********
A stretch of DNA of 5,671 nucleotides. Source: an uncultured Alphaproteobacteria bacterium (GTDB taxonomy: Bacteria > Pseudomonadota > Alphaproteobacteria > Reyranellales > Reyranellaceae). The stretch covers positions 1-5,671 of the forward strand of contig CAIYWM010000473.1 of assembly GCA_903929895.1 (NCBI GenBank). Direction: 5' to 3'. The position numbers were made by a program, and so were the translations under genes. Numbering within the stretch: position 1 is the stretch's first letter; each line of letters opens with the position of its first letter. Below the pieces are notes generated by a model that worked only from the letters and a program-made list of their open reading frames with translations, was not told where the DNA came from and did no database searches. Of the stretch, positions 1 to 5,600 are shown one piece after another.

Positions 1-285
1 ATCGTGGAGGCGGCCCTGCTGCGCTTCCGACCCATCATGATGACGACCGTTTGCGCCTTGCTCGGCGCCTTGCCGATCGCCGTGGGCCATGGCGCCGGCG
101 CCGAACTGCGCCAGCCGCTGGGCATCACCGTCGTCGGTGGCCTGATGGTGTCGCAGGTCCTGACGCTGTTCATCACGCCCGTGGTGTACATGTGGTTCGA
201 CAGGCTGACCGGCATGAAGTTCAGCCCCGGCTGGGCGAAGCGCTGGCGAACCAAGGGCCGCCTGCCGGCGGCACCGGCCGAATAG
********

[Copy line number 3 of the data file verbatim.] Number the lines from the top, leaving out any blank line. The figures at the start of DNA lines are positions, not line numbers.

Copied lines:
1 ATCGTGGAGGCGGCCCTGCTGCGCTTCCGACCCATCATGATGACGACCGTTTGCGCCTTGCTCGGCGCCTTGCCGATCGCCGTGGGCCATGGCGCCGGCG